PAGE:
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Gun bill raises concerns for CIB properties

February 17, 2011

The group that runs the city’s professional sports facilities is concerned that state legislation would allow Hoosiers with gun permits to carry their weapons into its venues.

Senate Bill 292, introduced by Sen. Jim Tomes, R-Wadesville, passed on a 38-12 vote Monday and has advanced to the Indiana House of Representatives. Rep. Mike Speedy, R-Indianapolis, has signed on as a House sponsor. Both chambers are controlled by Republicans.

With the exception of schools, courts and law-enforcement offices, the bill would trump local rules that prohibit licensed gun owners from carrying their weapons on municipally owned property.

For the Capital Improvement Board of Marion County, which operates Lucas Oil Stadium, Conseco Fieldhouse and Victory Field, as well as the Indiana Convention Center, the proposal presents huge concerns.

Foremost is the impact the bill could have on the city’s hosting of the Super Bowl in 2012.

Indianapolis Colts owner Jim Irsay sent a tweet on social media site Twitter late last week opposing the gun bill.

“Someones got a bill n Ind.State Legislature making it illegal 4 CIB 2 stop some1 from bringing a gun into Luc Oil,I’m against it,so should u,” Irsay said in the tweet.

CIB currently regulates firearms at all of its facilities, said its attorney, Toby McClamroch.

McClamroch is lobbying lawmakers to exempt CIB buildings from the legislation, but his efforts so far are “not getting much support,” he said at a CIB meeting on Monday.

“That worries me a lot,” CIB member Douglas Brown said. “We could sit around for hours and come up with scenarios where we’d be in a bad place.”

But Speedy, who thinks the bill has wide support in the House, argued the state legislation would help to streamline a “patchwork” of local laws.

“If you’re a law-abiding citizen and you’re properly permitted, you should have the right to carry,” Speedy said.

He and other supporters maintain the legislation won’t affect the Super Bowl or any other sporting event. That’s because, by purchasing a ticket, the spectator accepts the agreement and rules of the ticket seller, which in the case of the Super Bowl would be the National Football League. Its rules prohibit firearms in stadiums.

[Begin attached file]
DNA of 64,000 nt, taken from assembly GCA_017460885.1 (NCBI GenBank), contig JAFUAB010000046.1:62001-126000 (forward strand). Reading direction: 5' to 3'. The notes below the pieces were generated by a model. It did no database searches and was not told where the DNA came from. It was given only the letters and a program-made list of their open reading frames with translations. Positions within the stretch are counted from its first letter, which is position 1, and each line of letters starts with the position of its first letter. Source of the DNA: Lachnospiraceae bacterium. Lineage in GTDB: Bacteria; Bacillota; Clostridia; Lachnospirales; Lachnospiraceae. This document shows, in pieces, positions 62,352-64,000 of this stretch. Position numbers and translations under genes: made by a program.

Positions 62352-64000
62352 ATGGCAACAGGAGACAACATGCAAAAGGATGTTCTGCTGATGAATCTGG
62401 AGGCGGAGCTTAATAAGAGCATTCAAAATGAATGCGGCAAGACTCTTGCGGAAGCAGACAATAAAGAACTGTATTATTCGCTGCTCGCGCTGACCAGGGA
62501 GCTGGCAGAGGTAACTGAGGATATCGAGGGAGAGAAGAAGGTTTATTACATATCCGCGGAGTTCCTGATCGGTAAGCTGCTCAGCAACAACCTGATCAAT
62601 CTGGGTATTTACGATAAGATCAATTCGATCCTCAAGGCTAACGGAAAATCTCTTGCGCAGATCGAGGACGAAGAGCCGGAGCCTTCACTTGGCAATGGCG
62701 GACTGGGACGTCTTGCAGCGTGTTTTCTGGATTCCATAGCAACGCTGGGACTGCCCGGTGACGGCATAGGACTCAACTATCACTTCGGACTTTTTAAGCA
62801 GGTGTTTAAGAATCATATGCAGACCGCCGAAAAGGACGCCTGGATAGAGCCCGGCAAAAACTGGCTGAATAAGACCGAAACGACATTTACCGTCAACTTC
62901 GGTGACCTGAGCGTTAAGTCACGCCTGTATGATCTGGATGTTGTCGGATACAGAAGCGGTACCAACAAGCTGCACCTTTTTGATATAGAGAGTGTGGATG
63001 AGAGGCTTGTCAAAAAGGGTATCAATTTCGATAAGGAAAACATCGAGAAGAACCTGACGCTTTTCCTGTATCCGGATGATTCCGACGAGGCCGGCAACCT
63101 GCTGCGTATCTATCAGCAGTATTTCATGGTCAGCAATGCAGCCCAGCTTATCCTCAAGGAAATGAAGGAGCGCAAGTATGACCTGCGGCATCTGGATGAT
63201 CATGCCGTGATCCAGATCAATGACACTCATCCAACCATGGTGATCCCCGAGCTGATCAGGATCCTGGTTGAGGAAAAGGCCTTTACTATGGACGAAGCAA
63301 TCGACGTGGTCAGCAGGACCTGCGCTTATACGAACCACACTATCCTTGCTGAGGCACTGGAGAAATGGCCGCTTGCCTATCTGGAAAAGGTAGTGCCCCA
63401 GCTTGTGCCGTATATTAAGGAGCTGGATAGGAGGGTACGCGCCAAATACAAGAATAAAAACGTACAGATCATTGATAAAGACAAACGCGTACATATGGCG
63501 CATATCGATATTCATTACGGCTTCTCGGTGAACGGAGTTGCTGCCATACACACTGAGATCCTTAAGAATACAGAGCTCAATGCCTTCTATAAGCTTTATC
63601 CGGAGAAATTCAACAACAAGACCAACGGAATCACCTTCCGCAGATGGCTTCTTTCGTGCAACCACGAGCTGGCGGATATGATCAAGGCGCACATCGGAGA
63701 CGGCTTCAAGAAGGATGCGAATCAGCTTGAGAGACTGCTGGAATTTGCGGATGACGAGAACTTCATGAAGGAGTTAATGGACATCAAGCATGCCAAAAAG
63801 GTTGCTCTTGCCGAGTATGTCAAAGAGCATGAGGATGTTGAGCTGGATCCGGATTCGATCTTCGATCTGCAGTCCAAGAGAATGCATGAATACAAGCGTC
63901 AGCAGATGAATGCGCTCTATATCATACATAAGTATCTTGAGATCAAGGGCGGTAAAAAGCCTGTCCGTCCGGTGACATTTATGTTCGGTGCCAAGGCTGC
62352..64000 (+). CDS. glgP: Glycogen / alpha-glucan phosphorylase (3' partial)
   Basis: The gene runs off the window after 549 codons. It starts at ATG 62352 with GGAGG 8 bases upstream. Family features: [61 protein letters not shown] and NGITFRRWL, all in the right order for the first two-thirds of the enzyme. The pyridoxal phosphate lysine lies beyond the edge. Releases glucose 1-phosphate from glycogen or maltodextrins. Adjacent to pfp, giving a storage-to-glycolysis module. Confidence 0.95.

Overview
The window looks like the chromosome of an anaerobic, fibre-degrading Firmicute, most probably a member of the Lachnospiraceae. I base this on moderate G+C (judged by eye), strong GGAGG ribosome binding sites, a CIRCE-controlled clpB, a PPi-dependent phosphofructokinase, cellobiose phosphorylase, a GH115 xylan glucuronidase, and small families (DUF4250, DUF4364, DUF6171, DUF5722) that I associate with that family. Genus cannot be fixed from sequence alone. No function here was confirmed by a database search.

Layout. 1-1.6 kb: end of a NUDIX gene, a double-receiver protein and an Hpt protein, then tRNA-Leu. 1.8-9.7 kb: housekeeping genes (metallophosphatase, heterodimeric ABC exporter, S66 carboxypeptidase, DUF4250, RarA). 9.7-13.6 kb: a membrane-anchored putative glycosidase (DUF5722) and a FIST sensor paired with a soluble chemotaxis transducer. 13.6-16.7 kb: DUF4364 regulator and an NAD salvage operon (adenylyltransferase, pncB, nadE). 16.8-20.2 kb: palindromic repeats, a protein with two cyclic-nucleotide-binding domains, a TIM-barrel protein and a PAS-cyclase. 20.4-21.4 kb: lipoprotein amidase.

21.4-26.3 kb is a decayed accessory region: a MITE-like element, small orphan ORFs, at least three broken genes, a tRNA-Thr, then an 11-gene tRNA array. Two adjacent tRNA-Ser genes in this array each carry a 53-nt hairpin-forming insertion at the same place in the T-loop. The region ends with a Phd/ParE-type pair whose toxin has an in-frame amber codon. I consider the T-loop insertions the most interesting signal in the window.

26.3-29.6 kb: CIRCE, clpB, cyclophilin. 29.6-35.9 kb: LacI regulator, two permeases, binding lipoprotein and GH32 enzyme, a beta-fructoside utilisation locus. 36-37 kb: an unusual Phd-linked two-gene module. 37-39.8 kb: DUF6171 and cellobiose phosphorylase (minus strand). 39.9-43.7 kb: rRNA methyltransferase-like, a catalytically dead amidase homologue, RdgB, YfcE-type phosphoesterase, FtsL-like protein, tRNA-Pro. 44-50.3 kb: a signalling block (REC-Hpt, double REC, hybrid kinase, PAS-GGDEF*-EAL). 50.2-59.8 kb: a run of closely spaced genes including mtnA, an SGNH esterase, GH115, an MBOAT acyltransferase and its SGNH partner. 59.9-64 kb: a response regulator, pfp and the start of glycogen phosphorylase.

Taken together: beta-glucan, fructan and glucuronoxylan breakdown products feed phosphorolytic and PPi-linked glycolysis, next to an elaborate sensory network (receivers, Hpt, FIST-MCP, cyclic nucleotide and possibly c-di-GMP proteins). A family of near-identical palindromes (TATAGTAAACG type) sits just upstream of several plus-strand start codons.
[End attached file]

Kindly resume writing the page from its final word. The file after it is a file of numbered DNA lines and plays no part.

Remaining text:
Still, a lot of uncertainty surrounds the bill. As it’s currently written, the legislation doesn’t contain language that addresses contracts or agreements with municipal corporations.

“But if it takes an amendment,” Speedy said, “there will be an amendment.”

CIB members also expressed reservations about conventions held at the newly expanded convention center, since attendees to those events usually don’t need tickets to enter.

The Indianapolis Convention & Visitors Association, which markets the convention center to trade groups and associations, declined to comment on the bill.

CIB member David Shane was more outspoken in his opposition to the bill.

“Help me understand why in the world we would want to create a situation where we couldn’t control the access or the ability to bring firearms into conventions,” he said at the Monday meeting. “Why would we want to have anything but the ability to control this.”

The potential for higher insurance and security costs is worrisome to the CIB as well.

If passed, the bill would take effect July 1.
 

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